He tested fate again while flying over the French countryside.
“Not long after (the March 6 mission), I had a freak accident. I think it was a mission to southern France,” he says. “While over enemy territory, a burst of flak cut my oxygen line. Since I was at about 25,000 feet, I soon passed out. The next thing I knew, I was in a spin, engine dead since the fuel tank it was set on was dry. Somehow, I recovered from the spin, changed fuel setting, got the engine started and dodged the trees that were in front of me. Then, I looked at my watch. Ninety minutes were not in my memory.
“I had no idea where I was, but remembered where I had been headed, so I reversed it. I was able to find the coast of France and headed for Leiston. By this time, I was low on fuel, so I landed at the Fourth Group base. The officer I talked with was Captain Mead, who had lived a couple of blocks from my home in Clifton Forge, Virginia. To top it off, the mechanic who repaired my plane was ‘Hot Cha’ Tucker, a former schoolmate, also from Clifton Forge. I still have a picture of Tucker and me with a P-47. Many weeks later, this story got a lot of publicity—Lowell Thomas on radio, newspapers and Time magazine.”
Later in spring 1944, Bill, flying his P-51C Mustang, Berlin Express, would perform the feat that would make him famous—chasing a German bomber over Paris and with guns blazing underneath the Eiffel Tower. The scene is immortalized in the artwork by Len Krenzler. The French were inspired by his flight, and in 2009 he was awarded France’s Legion of Honor at the National D-Day Memorial in Bedford, Virginia.
The two planes had been in a running dogfight. The German pilot flew over Paris hoping that the heavy German anti-aircraft artillery would solve his problem and eliminate Overstreet and the Berlin Express. Bill managed to get some hits in at about 1,500 feet, and the German’s engine was billowing black smoke. Bill stayed on his tail braving the intense enemy flak.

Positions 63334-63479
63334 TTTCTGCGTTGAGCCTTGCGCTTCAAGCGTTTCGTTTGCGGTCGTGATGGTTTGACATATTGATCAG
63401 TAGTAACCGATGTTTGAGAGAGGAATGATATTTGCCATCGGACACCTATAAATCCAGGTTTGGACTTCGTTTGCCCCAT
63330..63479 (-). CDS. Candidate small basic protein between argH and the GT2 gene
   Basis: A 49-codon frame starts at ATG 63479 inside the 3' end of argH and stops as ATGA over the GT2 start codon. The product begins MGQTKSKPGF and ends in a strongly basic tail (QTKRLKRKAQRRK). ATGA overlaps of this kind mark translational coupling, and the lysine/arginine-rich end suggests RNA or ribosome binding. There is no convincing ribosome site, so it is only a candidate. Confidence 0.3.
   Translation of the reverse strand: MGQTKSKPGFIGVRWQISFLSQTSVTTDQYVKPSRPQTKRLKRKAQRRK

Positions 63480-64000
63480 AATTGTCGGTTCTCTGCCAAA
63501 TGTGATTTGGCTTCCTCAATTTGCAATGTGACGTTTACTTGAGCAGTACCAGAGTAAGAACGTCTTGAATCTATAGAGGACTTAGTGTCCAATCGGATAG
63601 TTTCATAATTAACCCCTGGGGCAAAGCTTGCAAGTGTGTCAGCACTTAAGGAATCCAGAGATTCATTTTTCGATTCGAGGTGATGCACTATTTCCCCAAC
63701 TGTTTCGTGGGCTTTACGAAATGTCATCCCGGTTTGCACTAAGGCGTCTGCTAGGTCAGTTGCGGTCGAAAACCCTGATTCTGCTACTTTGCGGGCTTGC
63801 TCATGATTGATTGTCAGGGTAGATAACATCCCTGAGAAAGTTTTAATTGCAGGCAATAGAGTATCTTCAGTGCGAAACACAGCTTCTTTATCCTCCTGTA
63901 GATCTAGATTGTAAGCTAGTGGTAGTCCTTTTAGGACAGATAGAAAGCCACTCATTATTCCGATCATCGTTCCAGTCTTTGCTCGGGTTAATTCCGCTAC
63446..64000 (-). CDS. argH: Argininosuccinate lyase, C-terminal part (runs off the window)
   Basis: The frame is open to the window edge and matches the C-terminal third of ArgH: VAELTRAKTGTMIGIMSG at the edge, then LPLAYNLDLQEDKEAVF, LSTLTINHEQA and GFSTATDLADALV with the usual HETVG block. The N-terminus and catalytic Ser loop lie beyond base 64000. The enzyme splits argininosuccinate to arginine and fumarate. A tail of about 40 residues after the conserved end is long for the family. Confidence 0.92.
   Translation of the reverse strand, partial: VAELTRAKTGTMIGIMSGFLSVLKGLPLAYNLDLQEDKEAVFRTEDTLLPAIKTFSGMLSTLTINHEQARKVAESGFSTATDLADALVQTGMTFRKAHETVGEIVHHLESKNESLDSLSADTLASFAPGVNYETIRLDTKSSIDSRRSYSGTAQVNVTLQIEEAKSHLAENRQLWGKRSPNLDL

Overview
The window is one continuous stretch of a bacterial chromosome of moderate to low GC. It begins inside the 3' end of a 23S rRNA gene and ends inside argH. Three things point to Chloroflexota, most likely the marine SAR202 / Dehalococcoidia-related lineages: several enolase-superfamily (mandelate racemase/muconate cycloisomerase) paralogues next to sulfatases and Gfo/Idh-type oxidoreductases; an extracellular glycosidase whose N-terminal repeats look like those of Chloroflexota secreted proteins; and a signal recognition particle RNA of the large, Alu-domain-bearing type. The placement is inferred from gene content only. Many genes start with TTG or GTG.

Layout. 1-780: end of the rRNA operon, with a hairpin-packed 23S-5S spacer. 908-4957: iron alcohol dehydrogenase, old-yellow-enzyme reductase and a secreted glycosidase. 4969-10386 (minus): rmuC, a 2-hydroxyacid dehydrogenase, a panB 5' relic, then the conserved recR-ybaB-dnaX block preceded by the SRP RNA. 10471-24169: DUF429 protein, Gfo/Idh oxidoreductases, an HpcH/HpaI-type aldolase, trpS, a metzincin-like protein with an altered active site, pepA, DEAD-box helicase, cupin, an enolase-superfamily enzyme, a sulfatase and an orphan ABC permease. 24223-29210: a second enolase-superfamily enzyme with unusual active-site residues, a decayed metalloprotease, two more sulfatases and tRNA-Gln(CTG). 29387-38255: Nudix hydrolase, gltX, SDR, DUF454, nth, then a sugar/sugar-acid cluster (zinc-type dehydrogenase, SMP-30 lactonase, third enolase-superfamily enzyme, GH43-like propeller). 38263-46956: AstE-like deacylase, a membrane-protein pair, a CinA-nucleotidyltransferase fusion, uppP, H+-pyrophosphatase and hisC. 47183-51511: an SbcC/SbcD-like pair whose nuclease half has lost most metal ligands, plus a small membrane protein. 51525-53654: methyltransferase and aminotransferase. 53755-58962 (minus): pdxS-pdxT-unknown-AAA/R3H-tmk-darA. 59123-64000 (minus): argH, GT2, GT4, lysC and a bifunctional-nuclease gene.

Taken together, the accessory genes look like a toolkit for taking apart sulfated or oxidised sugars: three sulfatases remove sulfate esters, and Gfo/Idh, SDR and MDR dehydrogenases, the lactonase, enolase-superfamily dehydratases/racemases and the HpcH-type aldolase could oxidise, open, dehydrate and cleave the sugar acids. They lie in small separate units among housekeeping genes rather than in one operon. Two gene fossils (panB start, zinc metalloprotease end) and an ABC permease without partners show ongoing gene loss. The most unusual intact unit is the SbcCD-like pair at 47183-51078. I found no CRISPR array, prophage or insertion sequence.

His desperation undoubtedly growing, the German pilot aimed his plane at the Eiffel Tower, and, in a surprising maneuver, flew beneath it. Undeterred, Bill followed right behind him, scoring several more hits in the process. The German plane crashed, and Bill escaped the heavy flak around Paris by flying low and full throttle over the river until he had cleared the city’s heavy anti-aircraft batteries.
“He (the German pilot) figured I’d try to get around and he’d have time to get away. He was wrong,” Bill says. “I was right behind him, right under the Eiffel Tower with him. And when he pulled up, I did get him. But that’s a huge space. That’s not close at all. There’s plenty of room to go under the Eiffel Tower—but it makes a good story.”
His performance on top-secret missions saw him assigned for OSS missions, flying supplies to the free French and picking up downed airmen and intelligence dispatches from behind enemy lines. His tour of duty ended in October 1944, and Bill returned to the States. His next assignment was to teach at the gunnery school in Pinellas, Florida.
Bill was released from active duty, but kept in Reserves; he returned to Charleston, West Virginia, and worked as the General Manager of Charleston Aviation for a time before moving to Roanoke, Virginia, in 1950. He became a CPA and continued in that profession until he retired in 1984.
William Overstreet died December 29, 2013, at the age of 92 and is buried at Evergreen Burial Park.